“Holistic evaluation” is a term often repeated by program directors when quizzed about how residency applicants are assessed. The Merriam-Webster dictionary defines “holistic” as “relating to or concerned with wholes or with complete systems rather than with the analysis of, treatment of, or dissection into parts.”* But what holistic truly means in this context is a $1 million question for the stakeholders.
In 2020–2021, I had the opportunity to interact with program directors, faculty, residents, and medical students over the course of an arduous virtual interview season. My recent experience gave me profound insight into the complexities that prevail in this holistic evaluation process for the selection of candidates.
Making the Right Match
A holistic review of applications is a time-consuming and laborious task. It is impossible for even the most efficient program directors to diligently review more than 1,000 applications. Any discussion of how to improve this evaluation process must coexist with a simultaneous discussion attempting to solve the hapless prisoner’s dilemma that applicants face when applying to programs.
The lack of transparency in the selection process inevitably leads to applicants overapplying with the fear of not matching with a particular program for reasons entirely unknown to them. The obvious solution is that the programs should reveal their selection filters, including minimum US Medical Licensing Examination (USMLE) score requirements, clerkship grades, international medical graduate status, visa restrictions, and so on, before the Electronic Residency Application Service (ERAS) submission deadline.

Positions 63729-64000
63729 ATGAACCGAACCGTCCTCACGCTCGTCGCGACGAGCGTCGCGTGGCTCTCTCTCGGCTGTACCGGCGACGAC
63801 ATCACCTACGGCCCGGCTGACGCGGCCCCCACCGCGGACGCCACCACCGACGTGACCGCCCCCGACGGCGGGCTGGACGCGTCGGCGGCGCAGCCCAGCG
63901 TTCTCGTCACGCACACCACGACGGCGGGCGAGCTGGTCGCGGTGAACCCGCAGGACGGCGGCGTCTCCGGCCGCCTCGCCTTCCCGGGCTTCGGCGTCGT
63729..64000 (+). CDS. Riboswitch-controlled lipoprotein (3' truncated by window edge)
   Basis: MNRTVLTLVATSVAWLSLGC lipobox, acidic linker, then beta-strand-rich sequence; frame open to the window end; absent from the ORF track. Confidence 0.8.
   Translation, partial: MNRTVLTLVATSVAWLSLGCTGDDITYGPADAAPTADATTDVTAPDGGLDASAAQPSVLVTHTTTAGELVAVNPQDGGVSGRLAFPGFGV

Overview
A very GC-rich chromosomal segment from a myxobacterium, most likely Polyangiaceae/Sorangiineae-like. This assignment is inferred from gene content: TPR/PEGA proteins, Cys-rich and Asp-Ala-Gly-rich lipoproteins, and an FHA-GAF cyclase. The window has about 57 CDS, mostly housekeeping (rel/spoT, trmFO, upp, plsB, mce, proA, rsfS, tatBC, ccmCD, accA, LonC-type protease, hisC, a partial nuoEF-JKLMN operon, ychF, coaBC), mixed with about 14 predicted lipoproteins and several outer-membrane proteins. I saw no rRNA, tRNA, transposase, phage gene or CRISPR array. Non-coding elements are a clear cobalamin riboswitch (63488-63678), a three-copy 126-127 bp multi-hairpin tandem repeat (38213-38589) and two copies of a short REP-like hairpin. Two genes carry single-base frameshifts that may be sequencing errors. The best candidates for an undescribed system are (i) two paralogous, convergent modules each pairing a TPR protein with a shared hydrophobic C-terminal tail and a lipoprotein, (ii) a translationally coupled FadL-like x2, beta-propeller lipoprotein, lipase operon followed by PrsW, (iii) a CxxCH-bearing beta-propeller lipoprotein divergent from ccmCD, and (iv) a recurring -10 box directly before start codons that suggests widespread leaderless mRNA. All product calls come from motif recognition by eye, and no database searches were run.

A novel idea to address this issue was implemented by otorhinolaryngologists in the 2021 National Residency Match Program (NRMP). Each ear, nose, and throat (ENT) candidate was given five tokens to preferentially signal their interest to their top five programs. This schematic was intended to reassure the applicants by giving them an opportunity to objectively demonstrate their interest in their preferred program. This idea was carried forward by internal medicine, dermatology, and general surgery for the NRMP Match 2022. Unless the predicament of overapplying is addressed, any debate on the holistic evaluation of applicants will remain academic rather than practical.
USMLE: Pros and Cons of Pass/Fail
According to the results of the 2020 NRMP Program Director Survey, the USMLE Step 1 score was the highest cited factor in selecting applicants for interview. With the USMLE Step 1 changing to pass/fail, program directors will be forced to change their selection criteria, hopefully for the better. Deemphasizing the enormous weight given to the USMLE Step 1 will reduce the mental strain on medical students early in their medical education. The current system rewards super-efficient test-takers and rote learners rather than focusing on evaluating logical and conceptual learning. It also ignores other critical aspects of medicine, such as interpersonal skills, teamwork, patient communication, and so on.
It is anticipated that with the USMLE Step 1 now being pass/fail, students will have an opportunity to grasp important preclinical concepts and hone their soft skills more diligently. It will enable students to build a strong preclinical foundation, which will pave the way toward better medical practice.